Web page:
Voice/Vision Holocaust Survivor Oral History Archive

Luba Elbaum - January 20, 1982

Transfer to Płaszów

Now what happened after '42--'41--'42? What, what happened after that?

So we went around in the camps, and then we were in Budzyn. And then when the German came closer and closer, they tooked us out to Płaszów. Płaszów Krakow. They make a selection. We were working here, we were working, working, working. Sometimes we'll say, you know, how you call we die out, no food. And who could survive to survive, who could survive. So it was already '43. He tooked us from one camp to the other one. We were working and then when the German uh, the Russian came closer they took us from this camp to Płaszów, Płaszów Krakow. And over there we were working, then took out Majdanek and Budzyn. Everybody went to Płaszów Krakow. Over there we were living in Krakow, I don't know how you call it. In Płaszów ??? the people dead over there in the cemetery. Were living over there in a ce...over there were twenty thousand women in Płaszów Krakow. Also go to work. That kind of work they having for the women, they having for the women--there women what they were there. They having shops. They were sewing. The men were working outside, making just holes.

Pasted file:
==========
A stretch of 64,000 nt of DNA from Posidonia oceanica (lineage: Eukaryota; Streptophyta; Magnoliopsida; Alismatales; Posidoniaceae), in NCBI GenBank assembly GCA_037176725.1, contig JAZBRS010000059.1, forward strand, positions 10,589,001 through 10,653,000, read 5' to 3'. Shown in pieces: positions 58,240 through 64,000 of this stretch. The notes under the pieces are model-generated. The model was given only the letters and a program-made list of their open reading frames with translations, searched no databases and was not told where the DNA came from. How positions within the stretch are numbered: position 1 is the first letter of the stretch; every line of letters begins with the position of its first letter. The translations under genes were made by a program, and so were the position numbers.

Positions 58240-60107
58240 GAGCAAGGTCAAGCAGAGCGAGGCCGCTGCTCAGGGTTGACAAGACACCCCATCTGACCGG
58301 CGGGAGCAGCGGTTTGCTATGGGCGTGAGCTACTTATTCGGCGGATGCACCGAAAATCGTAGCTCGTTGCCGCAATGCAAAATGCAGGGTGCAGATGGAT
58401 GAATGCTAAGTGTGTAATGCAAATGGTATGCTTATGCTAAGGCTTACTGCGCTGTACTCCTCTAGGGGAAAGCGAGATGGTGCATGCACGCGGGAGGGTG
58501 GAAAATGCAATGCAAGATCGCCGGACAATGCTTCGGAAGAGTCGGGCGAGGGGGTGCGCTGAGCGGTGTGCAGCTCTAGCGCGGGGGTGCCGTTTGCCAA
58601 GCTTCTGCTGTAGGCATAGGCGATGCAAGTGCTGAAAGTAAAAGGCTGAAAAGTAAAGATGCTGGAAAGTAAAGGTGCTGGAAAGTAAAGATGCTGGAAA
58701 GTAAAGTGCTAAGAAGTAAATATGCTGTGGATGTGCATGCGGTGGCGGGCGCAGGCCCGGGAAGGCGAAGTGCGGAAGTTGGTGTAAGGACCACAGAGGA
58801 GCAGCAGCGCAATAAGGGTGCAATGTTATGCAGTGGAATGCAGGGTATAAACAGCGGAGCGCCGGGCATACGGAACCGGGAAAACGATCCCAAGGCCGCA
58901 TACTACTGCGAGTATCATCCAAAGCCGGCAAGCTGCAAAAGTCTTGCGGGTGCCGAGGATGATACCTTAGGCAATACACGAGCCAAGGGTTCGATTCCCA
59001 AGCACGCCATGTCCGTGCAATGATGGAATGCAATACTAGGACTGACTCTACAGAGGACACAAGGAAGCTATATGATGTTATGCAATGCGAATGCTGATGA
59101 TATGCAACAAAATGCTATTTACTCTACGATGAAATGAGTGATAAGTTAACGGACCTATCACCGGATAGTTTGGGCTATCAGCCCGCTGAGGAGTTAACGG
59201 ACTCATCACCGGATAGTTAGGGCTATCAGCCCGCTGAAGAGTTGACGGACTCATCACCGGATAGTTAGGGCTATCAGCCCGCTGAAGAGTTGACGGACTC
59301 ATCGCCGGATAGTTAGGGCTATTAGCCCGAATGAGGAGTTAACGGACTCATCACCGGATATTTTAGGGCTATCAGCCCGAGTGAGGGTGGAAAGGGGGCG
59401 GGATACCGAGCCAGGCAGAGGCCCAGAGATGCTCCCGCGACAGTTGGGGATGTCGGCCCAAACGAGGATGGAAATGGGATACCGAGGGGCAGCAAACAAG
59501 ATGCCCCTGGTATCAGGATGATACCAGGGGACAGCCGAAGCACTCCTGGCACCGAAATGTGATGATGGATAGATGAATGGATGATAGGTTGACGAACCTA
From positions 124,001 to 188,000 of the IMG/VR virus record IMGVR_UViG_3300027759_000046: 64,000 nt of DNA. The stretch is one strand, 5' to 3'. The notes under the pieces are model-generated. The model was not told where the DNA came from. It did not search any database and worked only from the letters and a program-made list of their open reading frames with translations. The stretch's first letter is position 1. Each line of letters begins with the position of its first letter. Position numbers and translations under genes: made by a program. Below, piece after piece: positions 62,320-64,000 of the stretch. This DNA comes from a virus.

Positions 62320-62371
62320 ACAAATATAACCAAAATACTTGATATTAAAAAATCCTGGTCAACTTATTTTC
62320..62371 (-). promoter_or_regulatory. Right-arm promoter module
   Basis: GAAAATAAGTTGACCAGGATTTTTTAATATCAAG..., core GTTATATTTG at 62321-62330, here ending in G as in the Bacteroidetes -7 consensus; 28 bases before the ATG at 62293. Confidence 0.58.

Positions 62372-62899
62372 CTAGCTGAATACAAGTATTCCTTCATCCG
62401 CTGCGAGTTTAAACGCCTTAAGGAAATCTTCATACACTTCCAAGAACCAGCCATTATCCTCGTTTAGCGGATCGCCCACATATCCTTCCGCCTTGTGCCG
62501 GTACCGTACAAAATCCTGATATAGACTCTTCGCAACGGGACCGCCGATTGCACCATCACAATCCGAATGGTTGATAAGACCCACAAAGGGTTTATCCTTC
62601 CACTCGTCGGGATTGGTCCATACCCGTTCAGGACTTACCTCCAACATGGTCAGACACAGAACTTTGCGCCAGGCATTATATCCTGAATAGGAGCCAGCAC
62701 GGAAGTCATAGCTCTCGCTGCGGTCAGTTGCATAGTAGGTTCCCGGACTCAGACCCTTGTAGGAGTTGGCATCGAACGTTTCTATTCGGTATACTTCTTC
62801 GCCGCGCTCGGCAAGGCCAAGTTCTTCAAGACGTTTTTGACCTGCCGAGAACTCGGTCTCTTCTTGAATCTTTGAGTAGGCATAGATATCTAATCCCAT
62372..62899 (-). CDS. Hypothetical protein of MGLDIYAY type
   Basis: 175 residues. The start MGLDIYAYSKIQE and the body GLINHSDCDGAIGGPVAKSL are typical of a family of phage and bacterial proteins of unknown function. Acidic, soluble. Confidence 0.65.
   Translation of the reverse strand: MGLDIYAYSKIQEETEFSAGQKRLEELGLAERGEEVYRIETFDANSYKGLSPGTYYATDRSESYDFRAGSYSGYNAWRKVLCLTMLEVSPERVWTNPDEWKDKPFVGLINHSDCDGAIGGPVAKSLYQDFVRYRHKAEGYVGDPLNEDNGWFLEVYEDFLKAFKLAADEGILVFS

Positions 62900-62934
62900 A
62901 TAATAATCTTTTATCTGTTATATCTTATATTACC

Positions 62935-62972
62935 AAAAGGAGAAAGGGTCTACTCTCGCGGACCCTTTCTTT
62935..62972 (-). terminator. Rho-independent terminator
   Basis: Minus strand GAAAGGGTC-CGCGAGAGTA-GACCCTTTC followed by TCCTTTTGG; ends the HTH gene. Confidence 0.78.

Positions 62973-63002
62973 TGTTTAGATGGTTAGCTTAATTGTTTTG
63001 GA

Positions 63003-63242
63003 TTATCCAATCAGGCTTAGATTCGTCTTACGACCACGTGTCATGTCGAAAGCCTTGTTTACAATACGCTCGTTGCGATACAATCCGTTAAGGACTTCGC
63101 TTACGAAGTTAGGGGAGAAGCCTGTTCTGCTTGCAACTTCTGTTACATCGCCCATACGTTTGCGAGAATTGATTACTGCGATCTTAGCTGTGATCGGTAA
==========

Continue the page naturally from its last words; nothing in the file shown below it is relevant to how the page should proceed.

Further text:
Holes digging. They were digging holes for them to help out with the war. Like here they make mines, how you call?


For the digging out. And the women were working. And we, we were working. We have nothing to do so we just took stones from this place and put over there. And also give us five uh, five people a bread and give us once a day a little bit coffee in the morning and once a day a soup. We have to stay in the line. And we have to go in the kitchen--pick up. Every, every, every block have to go in the kitchen and pick up, and pick up the soup in a cup--pick up the soup. The women separate--over there, over there we have German girls already. Over there we had SS women. In Płaszów we had already SS women. SS women. If we staying outside we have to put on something on our head. We still have our, our hair. We have our hair. In Płaszów we have our hair. We used to go dressed just like there. So we have to put on the head. Also, every woman who used to be like eighteen, twenty years, we standing in the line for hours they count us.

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